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Funcinpec loyalties put to the test

Funcinpec loyalties put to the test

Ung Phan and Toan Chay have taken the plunge - for the same reason or not - to spearhead

a Funcinpec breakaway that has been rumored for months. Jason Barber reports.

THE Funcinpec split marks a milestone - but by no means surprising - test of the

party's unity, Prince Norodom Ranariddh's leadership, and Hun Sen's ability to infiltrate

and divide his coalition partner.

The loyalties of some senior Funcinpec members have long been in question. Funcinpec

was aware of spies within its ranks, say party officials, as well as fortune hunters

who would jump to Hun Sen's camp if the going got tough.

More than a year ago, according to CPP sources, a Funcinpec steering committee member

was providing written reports on the committee's meetings to Hun Sen.

The spy's reports provide one possible explanation of why the Funcinpec Deputy Prime

Minister Ing Kieth attracted Hun Sen's ire last year. Keith, say sources, had been

a consistent advocate within the Funcinpec steering committee of a strategy to try

to encourage divisions within the CPP to counter Hun Sen's power.

"We knew there were spies in the meetings," said one Funcinpec official

last week. "Whatever was said in the meetings, Hun Sen knew."

Similarly, Funcinpec suspected spies among its Members of Parliament, and knew that

at one point the loyalties of an unspecified number of its ministers were in doubt.

Last month, it finally happened. Three steering committee members - Minister of State

and MP Ung Phan, Siem Reap Governor Toan Chay and Banteay Meanchey Governor Doung

Khem - publicly abandoned Ranariddh, along with a small but disputed number of MPs.

Ung Phan - who jumped first from the Funcinpec ship - was no surprise. If Phan, a

former CPP member close to Hun Sen, was a long-time agent for the CPP, his cover

was blown long ago.

Most in Funcinpec have not trusted him since the Prince Norodom Sirivudh affair in

late 1995. Phan tape-recorded a telephone conservation with Sirivudh in which the

Prince - angry about a CPP allegation of corruption against him - threatened to kill

Hun Sen.

The tape made its way to Hun Sen and within weeks Sirivudh - with the consent of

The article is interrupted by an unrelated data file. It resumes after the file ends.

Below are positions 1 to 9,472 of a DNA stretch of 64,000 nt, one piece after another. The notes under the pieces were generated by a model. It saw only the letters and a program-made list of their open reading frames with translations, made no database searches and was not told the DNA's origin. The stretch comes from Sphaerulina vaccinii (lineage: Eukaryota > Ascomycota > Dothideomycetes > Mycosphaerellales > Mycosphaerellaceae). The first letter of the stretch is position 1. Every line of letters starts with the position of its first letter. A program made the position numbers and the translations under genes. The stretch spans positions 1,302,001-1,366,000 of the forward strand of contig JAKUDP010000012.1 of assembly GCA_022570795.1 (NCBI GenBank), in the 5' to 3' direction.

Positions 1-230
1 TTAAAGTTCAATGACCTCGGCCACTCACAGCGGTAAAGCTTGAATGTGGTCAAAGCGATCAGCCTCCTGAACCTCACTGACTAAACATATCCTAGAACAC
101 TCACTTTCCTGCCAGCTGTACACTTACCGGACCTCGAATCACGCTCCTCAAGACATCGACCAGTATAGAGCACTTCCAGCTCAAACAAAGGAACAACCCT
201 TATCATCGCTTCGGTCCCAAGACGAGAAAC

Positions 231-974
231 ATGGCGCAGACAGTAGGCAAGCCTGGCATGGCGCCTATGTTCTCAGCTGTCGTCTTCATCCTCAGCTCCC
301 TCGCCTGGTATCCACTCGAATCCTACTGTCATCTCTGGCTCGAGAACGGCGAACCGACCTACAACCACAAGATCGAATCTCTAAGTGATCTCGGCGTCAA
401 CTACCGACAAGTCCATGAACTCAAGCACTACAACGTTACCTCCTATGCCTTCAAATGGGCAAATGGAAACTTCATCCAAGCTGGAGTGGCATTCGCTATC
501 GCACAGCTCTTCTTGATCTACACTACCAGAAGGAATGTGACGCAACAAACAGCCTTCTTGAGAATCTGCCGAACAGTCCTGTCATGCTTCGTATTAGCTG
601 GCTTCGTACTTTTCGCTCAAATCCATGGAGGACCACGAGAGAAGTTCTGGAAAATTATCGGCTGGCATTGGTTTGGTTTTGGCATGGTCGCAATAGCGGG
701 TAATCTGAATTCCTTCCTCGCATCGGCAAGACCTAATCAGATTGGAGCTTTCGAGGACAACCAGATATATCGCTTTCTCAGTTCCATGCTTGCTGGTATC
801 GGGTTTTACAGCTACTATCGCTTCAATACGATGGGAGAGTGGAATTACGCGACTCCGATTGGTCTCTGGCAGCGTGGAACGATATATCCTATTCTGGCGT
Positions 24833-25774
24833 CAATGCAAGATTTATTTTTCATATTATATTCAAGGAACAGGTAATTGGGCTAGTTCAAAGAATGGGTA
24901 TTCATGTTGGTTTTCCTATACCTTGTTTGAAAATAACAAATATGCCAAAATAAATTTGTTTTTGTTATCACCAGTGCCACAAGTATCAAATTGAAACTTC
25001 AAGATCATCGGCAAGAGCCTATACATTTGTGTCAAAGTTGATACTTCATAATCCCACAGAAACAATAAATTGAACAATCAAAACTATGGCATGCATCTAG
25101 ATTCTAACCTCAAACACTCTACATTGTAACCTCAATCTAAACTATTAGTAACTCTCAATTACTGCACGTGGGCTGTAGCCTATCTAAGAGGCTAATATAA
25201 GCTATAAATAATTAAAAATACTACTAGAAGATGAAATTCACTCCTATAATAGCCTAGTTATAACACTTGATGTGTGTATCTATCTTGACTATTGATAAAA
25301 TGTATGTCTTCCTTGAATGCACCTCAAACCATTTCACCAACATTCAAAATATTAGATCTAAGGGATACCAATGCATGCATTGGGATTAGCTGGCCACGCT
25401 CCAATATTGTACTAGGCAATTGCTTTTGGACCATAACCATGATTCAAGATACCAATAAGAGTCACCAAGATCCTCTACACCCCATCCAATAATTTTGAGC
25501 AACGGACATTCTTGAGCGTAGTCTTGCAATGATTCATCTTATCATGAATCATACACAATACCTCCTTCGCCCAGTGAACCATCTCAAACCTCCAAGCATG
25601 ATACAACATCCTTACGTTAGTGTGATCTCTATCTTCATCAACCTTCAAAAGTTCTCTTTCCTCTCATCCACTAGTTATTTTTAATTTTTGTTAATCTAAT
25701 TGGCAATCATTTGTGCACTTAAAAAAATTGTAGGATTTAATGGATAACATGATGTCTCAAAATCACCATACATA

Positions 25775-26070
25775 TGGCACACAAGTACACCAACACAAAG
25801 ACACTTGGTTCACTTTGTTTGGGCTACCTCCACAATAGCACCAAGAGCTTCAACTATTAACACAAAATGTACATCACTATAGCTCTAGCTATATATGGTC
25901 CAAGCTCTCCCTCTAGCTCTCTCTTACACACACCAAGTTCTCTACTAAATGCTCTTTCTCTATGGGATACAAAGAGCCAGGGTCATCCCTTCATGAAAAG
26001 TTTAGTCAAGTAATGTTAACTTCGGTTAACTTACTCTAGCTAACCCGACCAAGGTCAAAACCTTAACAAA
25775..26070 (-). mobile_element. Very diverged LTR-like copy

Ranariddh, and a compliant National Assembly - was packed off into exile.

Soon after, Phan approached Ranariddh, asking that he be considered politically "neutral",

according to party sources. Ranariddh told him that he had to choose sides.

Phan instead choose to go abroad. He left for a one-year English language course

in California - paid for by himself, his aides say - but remained disgruntled.

In February, say sources, Phan briefly returned to Cambodia and approached a number

of party MPs about a prospective Funcinpec breakaway. Party leaders were alerted

to his action.

For months now, Hun Sen has privately spoken of Funcinpec as being divided between

Ranariddh loyalists and the "Ung Phan faction".

Phan went back to the US and returned to Cambodia a little more than a month ago

for the Khmer New Year. Within days, he was mounting a challenge to Ranariddh.

Few political observers doubt that Hun Sen was pulling Phan's strings. The timing

was impeccable - just as Funcinpec was growing stronger, with Ranariddh mending his

differences with Sam Rainsy and forging the National United Front.

IF Phan - on his own - was a predictable and relatively powerless traitor for Funcinpec,

the biggest surprise was the defection of Toan Chay, the Siem Reap governor and Royal

Cambodian Armed Forces (RCAF) general.

A popular, straight-talking party elder, Chay commands far more respect and popularity

than Phan ever has. Chay is the former chief of staff of ANKI, the Funcinpec anti-Vietnamese

resistance army in the 1980s. While known to be no fan of Ranariddh's, he is an unlikely

candidate to throw his lot in with Hun Sen.

"Money," was one Funcinpec official's blunt verdict on Chay's motivation.

Other party officials speculate that Chay was unhappy with the Siem Reap governor's